December 10, 2010
Sprint Hopes To Expand Into Tablet Market
Sprint Nextel Corp is looking to expand its tablet computer market in 2011 hoping to lure business customers that want to replace expensive laptops with lower cost devices, according to an executive with the No. 3 US mobile company.
Paget Alves, president of Sprint Nextel's business markets, said Thursday that tablet computers are the hottest new gadgets among corporate clients.
"There's a lot of interest in tablets, a greater degree of interest and faster adoption than I've seen in any other product ... I can't think of anything that's moved this quickly," Alves told Reuters.
He said businesses are looking to replace notebooks with tablets for employees such as salespeople who need to view corporate info such as spreadsheets, but are not involved in creating those documents themselves.
"Those users, which are the majority of service companies employees, can easily be accommodated by a tablet and therefore they end up with a cheaper alternative to the notebook," said Alves.
Since Apple introduced the first tablet computer earlier this year -- the iPad, -- rival companies such as RIM and Samsung have been racing to get tablets of their own onto the market.
In his interview with Reuters, Alves said chief information officers (CIOs) have been asking him about RIM's PlayBook tablet, due out in 2011 to the general public, but stopped short of saying Sprint would offer the gadget.
Many companies use BlackBerry because of its mobile email service, which RIM supports on its own servers.
"I've met with a fair number of CIOs who've a strong relationship with RIM and have the interest in something that's complementary to the server based BlackBerry service," Alves said.
But he said these execs are reserving judgment until they try out the PlayBook.
"There is interest (in PlayBook), but until there's more information available and they have the opportunity to try the product, it's a little early to tell," he said.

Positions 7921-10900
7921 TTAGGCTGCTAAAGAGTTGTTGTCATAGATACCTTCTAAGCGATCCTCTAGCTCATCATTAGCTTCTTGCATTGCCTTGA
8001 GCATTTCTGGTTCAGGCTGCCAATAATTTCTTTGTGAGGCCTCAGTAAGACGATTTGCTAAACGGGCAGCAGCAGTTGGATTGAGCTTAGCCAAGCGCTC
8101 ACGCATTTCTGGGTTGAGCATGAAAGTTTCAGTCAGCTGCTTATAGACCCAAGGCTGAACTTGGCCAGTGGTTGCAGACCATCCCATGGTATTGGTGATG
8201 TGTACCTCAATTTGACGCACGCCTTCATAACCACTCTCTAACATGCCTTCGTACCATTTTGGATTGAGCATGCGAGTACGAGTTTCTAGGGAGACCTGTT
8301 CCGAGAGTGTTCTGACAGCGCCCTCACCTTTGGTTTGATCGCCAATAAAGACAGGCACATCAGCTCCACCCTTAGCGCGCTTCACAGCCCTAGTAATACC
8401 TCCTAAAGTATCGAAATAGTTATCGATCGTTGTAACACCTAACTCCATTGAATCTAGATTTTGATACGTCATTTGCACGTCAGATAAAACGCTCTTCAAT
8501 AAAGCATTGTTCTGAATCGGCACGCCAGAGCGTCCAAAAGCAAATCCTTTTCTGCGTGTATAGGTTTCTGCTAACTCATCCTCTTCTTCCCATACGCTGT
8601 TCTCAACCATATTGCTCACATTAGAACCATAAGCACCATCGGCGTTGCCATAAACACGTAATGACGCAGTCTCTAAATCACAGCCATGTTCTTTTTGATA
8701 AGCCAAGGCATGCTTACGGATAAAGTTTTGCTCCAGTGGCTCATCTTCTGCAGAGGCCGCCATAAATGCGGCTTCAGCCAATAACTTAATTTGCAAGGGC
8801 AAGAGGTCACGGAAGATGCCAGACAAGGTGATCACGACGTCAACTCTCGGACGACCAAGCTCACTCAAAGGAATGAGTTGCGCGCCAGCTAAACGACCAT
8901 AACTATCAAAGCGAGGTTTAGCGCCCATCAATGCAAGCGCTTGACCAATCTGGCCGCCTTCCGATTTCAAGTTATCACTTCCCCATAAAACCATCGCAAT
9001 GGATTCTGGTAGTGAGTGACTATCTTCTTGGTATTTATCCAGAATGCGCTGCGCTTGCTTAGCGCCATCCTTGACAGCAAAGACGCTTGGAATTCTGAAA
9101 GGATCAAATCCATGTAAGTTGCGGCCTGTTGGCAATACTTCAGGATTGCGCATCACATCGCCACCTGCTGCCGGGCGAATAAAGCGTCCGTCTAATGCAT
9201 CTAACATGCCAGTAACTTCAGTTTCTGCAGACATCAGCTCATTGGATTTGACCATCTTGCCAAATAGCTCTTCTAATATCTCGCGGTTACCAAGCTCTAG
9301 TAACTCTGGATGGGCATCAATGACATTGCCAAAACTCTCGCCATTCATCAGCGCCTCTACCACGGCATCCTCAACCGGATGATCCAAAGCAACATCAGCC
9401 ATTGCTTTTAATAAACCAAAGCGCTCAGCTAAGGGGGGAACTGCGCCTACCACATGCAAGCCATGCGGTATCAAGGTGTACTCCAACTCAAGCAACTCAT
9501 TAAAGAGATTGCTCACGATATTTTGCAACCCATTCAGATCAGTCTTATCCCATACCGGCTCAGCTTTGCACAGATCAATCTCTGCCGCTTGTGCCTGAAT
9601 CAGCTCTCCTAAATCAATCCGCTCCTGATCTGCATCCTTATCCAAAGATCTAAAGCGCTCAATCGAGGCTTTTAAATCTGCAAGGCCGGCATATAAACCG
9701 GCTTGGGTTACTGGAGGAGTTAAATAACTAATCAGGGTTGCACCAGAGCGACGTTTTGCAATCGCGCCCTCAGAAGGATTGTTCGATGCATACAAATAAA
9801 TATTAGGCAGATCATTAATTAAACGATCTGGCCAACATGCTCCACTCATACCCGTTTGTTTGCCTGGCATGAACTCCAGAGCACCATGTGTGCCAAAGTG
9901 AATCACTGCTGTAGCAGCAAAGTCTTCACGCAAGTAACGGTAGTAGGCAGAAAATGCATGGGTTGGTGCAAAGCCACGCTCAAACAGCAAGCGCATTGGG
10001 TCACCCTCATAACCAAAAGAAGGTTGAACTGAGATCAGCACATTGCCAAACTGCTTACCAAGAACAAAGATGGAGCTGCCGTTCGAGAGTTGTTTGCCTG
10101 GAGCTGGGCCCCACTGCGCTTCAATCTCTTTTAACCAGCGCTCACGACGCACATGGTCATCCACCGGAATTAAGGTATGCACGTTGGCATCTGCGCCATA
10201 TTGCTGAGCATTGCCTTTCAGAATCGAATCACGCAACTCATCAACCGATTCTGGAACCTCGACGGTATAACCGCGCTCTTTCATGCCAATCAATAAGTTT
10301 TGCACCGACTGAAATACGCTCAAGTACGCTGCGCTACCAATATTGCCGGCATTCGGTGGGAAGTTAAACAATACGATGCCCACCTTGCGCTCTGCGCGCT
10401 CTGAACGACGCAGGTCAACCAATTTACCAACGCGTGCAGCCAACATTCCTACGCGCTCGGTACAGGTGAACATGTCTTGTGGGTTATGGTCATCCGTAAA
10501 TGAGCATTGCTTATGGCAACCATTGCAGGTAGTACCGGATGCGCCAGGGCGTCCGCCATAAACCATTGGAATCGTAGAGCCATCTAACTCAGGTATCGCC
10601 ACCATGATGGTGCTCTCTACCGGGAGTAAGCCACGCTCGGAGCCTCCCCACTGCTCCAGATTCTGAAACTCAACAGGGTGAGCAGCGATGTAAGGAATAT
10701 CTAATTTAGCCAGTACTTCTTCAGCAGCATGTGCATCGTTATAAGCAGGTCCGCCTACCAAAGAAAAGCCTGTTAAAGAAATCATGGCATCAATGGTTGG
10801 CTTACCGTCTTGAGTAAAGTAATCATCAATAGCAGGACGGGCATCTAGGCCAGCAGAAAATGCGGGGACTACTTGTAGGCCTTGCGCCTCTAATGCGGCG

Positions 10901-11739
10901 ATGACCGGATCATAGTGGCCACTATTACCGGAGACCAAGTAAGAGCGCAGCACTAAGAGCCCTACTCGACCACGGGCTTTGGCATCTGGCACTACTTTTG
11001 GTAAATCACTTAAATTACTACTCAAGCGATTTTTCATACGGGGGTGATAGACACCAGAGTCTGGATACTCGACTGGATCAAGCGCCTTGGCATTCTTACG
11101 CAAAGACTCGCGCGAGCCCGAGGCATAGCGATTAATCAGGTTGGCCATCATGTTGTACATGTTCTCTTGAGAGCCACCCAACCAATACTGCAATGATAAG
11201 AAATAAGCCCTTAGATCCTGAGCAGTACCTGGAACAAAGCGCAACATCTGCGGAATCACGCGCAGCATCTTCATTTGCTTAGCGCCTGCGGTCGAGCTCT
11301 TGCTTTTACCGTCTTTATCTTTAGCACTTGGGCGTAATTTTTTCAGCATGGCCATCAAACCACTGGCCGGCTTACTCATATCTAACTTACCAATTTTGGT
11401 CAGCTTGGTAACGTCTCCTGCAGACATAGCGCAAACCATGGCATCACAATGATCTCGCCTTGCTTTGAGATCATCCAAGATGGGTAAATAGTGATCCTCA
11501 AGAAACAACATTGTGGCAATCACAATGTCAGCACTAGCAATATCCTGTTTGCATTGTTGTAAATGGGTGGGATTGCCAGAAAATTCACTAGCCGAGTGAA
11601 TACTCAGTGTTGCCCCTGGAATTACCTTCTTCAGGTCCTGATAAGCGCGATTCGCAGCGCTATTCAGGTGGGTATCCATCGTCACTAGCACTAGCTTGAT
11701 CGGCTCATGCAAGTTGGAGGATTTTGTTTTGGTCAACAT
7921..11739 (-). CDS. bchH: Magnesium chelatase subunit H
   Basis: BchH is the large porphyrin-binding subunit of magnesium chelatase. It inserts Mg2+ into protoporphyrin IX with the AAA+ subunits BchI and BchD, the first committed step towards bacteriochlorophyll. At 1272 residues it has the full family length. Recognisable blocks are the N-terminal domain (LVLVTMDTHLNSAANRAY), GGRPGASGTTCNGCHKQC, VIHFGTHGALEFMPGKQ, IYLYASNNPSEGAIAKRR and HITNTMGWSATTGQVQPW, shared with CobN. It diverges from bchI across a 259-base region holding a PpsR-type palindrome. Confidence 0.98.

Alves told Reuters he expects as many as 12 new tablets to be unveiled at the annual Consumer Electronics Show in January. He said that while Sprint Nextel would not carry all of these devices, it will broaden its selection well beyond the Samsung Galaxy, which it now offers.
"We expect to have a broad portfolio of tablets in 2011," Alves said.
Analysts estimate that RIM will ship between 2 and 4 million PlayBook tablets in fiscal 2012, which begins in late February 2011. Apple has sold 7 million iPads since its launch in April and analysts expect another 5 million over the holidays to be sold.
Sprint is also planning to revamp its network in 2011, including shutting down its older Nextel network, which is mostly used by business customers because of its walkie-talkie service, but has been bleeding customers in recent years.
The shutdown of Nextel will mean Alves will have the challenge of convincing the nearly 6 million business customers who use Nextel to move to Sprint's more modern CDMA network, which offers data services such as wireless Internet.
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